Now I realise that this would be a mixed blessing. Yes, you can relive the joyous moments again and again (but with repetition would they lose some of their gloss?) but I would certainly be tempted to go back to some of the less warm and wonderful and probably most embarrassing/humiliating bits too. And a goodly number of the latter happened in my mid-teens.

I moved to Yorkshire in my very early twenties and so have left the evidence - or rather, the witnesses - of the latter long behind me. But last night was almost like a Pensieve moment - a blast from the past - as they would say on Radio 1 in the nineteen seventies.

My beloved and I attended a significant birthday party of a friend from all those years ago when Coventry (yes, really!) was the most happening place in my universe. This friend also lives up here and our paths have crossed occasionally over the years so when he invited us to a party at which a goodly number of these friends from my misspent youth were likely to be heading north (and from various other directions) it had to be done.

Of course, with the invitation being months ahead of the party it didn't start to stare me in the face until the few days running up to it. And then, in the brief lulls between all the jubilee-ing going on in our lovely village over the weekend, I had contemplated some of the times when we had all last been together. Happy, sad, embarrassing and ungainly - definitely - but worth remembering. Friends, one in particular, no longer with us and other friends who have drifted away to be distant memories only.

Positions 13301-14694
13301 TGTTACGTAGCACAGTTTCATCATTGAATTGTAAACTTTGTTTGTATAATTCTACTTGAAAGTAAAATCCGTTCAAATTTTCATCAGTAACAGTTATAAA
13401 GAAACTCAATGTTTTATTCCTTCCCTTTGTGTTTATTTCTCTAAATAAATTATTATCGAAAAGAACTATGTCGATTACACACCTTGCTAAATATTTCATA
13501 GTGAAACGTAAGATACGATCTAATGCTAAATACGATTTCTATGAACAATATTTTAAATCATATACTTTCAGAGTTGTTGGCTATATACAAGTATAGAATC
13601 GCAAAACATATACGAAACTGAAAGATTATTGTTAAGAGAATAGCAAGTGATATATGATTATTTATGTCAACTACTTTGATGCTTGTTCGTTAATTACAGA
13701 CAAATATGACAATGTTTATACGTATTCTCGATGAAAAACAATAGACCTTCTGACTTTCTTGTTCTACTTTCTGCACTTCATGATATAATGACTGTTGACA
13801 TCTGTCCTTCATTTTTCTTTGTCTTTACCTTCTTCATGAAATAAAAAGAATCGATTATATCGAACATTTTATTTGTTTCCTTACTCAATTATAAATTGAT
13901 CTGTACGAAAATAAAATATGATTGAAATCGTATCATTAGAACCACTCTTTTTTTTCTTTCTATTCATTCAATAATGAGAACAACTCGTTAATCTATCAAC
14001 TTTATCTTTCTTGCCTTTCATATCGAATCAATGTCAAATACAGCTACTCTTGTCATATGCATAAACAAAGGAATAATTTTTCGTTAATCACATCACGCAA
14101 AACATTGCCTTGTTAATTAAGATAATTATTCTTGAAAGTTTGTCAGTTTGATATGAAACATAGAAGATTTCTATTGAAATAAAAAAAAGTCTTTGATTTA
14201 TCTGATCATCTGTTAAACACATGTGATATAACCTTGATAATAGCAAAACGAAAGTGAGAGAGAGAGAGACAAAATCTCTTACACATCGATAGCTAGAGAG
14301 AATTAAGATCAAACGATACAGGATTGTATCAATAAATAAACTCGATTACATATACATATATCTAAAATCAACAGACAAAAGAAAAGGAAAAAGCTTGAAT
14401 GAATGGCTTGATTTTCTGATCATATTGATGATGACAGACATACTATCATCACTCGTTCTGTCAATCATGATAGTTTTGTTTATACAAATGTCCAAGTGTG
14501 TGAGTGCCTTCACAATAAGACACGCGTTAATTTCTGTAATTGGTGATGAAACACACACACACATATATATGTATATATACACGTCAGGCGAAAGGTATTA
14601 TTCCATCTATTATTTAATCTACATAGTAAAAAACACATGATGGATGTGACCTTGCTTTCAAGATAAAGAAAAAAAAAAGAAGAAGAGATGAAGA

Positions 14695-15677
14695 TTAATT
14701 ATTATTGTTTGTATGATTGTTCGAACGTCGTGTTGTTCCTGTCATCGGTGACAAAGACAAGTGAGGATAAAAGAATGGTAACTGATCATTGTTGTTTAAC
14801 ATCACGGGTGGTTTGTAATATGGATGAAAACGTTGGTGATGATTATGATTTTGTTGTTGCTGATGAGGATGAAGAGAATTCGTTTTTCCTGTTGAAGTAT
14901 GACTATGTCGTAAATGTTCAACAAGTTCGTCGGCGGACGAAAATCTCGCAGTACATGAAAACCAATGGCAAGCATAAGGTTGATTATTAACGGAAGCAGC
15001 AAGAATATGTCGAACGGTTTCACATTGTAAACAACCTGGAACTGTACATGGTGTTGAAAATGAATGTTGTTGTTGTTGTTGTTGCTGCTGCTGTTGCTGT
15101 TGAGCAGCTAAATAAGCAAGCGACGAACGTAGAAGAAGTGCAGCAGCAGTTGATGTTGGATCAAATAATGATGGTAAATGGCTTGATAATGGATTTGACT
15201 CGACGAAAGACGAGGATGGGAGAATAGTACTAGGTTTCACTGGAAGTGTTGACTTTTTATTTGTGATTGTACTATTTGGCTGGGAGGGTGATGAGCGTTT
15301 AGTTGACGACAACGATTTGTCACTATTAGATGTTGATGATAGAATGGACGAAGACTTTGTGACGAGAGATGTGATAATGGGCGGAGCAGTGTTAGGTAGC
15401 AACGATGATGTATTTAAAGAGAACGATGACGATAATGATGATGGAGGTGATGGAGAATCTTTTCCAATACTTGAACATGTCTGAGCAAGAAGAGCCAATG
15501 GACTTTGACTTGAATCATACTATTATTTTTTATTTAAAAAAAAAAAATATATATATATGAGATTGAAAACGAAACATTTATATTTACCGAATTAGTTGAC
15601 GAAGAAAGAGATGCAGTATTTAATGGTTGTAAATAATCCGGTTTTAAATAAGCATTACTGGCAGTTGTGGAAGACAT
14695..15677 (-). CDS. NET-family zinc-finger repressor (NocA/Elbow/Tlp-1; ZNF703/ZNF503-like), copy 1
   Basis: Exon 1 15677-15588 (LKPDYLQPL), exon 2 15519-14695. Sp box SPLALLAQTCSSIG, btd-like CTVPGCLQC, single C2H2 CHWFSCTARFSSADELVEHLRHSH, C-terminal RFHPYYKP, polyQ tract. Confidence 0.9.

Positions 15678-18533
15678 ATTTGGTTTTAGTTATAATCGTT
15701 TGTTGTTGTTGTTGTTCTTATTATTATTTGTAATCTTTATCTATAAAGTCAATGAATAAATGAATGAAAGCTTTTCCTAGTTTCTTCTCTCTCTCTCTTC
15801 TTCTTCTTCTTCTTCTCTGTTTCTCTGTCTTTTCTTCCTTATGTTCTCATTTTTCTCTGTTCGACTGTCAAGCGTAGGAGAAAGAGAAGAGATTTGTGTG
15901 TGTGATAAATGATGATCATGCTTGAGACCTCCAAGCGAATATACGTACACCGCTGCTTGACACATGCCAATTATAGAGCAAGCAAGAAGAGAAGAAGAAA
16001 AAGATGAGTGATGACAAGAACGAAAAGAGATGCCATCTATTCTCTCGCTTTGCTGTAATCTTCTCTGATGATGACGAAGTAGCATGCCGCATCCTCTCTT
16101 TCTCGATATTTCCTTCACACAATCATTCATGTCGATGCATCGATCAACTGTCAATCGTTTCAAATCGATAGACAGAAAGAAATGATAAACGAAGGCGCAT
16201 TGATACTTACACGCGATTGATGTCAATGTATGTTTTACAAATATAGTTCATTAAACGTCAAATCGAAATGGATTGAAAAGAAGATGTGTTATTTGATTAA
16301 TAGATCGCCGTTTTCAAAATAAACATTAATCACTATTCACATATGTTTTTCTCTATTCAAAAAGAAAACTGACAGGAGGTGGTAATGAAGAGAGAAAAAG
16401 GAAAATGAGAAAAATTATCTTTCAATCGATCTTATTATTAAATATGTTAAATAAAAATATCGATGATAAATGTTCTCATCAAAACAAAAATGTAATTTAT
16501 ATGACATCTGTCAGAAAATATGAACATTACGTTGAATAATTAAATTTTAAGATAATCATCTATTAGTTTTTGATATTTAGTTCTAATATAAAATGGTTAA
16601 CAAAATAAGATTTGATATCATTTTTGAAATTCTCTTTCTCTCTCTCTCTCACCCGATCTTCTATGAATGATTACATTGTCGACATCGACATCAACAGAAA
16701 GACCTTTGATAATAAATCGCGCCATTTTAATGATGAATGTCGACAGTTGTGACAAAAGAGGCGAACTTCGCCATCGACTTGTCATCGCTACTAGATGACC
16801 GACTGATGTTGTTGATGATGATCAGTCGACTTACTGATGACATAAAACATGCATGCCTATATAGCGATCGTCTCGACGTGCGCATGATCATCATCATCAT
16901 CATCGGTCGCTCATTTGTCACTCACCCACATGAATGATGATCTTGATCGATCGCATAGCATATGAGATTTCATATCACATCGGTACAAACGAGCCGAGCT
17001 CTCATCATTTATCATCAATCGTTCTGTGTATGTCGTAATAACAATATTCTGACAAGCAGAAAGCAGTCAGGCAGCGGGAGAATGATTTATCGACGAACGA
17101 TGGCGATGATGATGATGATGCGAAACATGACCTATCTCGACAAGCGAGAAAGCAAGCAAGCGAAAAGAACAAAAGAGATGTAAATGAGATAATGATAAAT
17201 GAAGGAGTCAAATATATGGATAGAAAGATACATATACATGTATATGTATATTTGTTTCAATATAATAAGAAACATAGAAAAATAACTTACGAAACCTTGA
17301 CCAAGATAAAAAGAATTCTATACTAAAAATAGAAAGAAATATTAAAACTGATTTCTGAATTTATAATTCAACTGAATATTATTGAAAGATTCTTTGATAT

Fast forward to getting ready and a proper wardrobe crisis almost on a par with those of thirty-something years ago. We had also been invited en famille to a party in the village last night so we arranged to start and finish there, leaving children 3 and 4 with their gang of friends whilst we headed to a pub the other side of Harrogate. On the way there in the car, I worried... would I recognise any of them? would they remember the embarrassing, awful moments that haunted my youth and remind me of them? would I be that ungainly, bashful girl, hoping to control my blushes and not say or do the wrong thing? My beloved, who was remarkably stoic about the whole thing with the likelihood of only knowing one other couple, assured me I would survive.

And as he had correctly predicted, as soon as we got inside the pub, there was a shout of 'Stiggins!' which was my nickname from all those years ago (my oldest friend, Alps, still calls me Stigs) and I was enveloped in hugs and memories and affection from all those years ago and, keeping my beloved in sight out of the corner of my eye, I chatted to some of the characters who joyfully populated my teens and remembered and relived some great moments. My beloved left me to it, uncharacteristically drinking water (whilst I most definitely didn't) and chatted with good friends who were clearly amused by my general jumping up and down, singing songs never made famous by a band once called Lavatory and subsequently - I suspect at the insistence of someone's parents - renamed Eric and remembered things that I haven't thought about in years. And gawky, unsure teenager I may have been in those days but we did have some good times.

So big thanks to Dave and Pam for inviting us, my beloved for being my wingman (in the manner of Top Gun) and to Chris Nought (because he has no middle name) Bailey, Patti, Mick (whose children will by now have congratulated him on refusing to go out with a woman who is definitely not the full shilling), Marcus (no, I can't remember you driving me home in 1972 and I am still wondering what happened...), Ali and lovely Bill Allen. Unforgettable...